While I was drawn into the mystery and to the Japanese culture, I was also impressed with the sharp social commentary of the danger of materialism and credit system. On how people get caught up in debt and pull themselves deeper in grave of financial liabilities. This book was written two decades ago but sad to say this consumer problem still exist today. We are still caught up in a credit craze where some of us end up buried in debt.

All She Was Worth is a gripping book that offers a different twist to detective mystery novel. It mostly focused on finding out how the crime was achieved and not why or by whom. This is a worth read that offers an interesting portrayal of Japan. I definitely want to read more of Miyabe’s work in the future.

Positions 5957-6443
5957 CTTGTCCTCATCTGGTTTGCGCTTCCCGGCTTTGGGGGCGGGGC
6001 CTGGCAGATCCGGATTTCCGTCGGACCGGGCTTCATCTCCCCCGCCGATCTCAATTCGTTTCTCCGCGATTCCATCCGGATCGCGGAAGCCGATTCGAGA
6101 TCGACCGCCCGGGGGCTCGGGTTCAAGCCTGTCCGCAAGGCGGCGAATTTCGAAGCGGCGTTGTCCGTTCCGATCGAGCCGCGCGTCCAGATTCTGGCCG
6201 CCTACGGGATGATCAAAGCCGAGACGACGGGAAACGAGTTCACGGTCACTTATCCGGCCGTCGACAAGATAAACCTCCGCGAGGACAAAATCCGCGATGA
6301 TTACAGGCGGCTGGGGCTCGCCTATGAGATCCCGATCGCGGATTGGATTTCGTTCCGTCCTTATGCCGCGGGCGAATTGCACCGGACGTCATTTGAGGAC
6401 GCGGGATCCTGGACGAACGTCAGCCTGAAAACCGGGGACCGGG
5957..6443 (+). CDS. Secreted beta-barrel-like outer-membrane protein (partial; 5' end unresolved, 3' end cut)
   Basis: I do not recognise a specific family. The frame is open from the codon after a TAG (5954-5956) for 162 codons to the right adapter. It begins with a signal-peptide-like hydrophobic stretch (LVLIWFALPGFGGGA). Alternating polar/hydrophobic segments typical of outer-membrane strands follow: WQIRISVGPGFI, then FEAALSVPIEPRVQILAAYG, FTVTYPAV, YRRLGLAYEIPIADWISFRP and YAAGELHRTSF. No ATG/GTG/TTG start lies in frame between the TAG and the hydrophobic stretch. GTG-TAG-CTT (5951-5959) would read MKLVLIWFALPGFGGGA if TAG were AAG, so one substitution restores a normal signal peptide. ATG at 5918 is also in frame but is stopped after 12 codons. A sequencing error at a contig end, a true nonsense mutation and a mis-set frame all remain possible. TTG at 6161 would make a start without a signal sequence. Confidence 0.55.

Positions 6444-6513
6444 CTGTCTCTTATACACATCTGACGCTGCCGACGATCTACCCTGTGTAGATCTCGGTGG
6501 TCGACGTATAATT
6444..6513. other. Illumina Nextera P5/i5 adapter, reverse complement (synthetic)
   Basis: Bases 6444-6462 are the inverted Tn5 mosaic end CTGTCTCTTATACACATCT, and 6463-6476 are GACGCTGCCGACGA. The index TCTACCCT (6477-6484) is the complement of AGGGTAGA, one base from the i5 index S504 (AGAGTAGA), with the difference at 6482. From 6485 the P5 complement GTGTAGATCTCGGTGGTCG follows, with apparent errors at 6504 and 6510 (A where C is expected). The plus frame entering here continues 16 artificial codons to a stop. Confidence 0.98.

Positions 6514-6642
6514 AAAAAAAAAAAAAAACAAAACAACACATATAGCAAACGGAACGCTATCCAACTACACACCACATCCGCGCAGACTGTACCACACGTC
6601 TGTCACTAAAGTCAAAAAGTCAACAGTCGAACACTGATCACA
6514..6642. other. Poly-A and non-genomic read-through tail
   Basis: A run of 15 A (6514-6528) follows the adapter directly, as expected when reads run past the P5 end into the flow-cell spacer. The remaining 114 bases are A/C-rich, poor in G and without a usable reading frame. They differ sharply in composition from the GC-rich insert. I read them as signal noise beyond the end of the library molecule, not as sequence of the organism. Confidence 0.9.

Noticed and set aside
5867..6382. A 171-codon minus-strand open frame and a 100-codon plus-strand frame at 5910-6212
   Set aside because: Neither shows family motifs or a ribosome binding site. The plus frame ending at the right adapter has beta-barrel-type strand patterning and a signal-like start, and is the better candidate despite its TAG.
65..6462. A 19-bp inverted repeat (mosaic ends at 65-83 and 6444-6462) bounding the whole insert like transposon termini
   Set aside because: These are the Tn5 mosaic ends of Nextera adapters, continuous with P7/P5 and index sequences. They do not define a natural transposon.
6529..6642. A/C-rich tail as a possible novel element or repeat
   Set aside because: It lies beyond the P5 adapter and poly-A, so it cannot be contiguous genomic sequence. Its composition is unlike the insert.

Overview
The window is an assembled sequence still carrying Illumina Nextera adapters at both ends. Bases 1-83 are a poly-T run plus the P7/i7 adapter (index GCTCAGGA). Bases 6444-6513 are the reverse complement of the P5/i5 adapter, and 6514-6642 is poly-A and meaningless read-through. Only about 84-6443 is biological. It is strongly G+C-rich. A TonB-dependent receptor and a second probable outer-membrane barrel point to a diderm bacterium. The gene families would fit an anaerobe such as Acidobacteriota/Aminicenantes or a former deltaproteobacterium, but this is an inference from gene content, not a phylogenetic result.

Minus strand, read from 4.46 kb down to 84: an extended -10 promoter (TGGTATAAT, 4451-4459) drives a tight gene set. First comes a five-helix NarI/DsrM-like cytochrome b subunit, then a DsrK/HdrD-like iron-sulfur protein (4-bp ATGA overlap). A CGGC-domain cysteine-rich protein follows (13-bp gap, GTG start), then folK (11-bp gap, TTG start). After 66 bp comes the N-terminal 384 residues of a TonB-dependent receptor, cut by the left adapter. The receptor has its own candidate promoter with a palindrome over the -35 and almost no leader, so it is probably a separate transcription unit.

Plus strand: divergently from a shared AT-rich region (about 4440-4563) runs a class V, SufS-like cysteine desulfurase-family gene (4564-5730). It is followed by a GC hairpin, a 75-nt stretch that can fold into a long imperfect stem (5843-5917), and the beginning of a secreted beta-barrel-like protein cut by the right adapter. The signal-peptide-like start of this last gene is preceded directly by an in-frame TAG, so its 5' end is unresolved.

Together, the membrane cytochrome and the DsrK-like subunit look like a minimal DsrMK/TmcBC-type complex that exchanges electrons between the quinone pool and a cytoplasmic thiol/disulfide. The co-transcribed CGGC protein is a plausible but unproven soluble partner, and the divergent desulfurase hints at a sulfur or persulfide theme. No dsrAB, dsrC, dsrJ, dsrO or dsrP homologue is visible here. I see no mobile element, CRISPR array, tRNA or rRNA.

The Eternity Code (Artemis Fowl #3) by Eoin Colfer

“When the moment comes, will you take your chance to be a hero?”

Artemis Fowl is back with another money making and world dominating scheme. Now, he is trying to make one last crime before he embraces his father’s wish to start a clean business. He builds a cube based on fairy computers and his own intelligence that can read anything. Basically it can do just about anything to computer systems and information. He try to threaten Jon Spiro, a big time ruthless businessman. Artemis will release the cube to the market now and destroy Spiro’s investments if Spiro doesn’t pay him a huge sum of money. During the demonstration of the cubes powers, Spiro recognizes what the cube can do and steels the cube, injuring Butler. Now Artemis must once again team up with the Fairy police to save Butler and retrieve the stolen cube.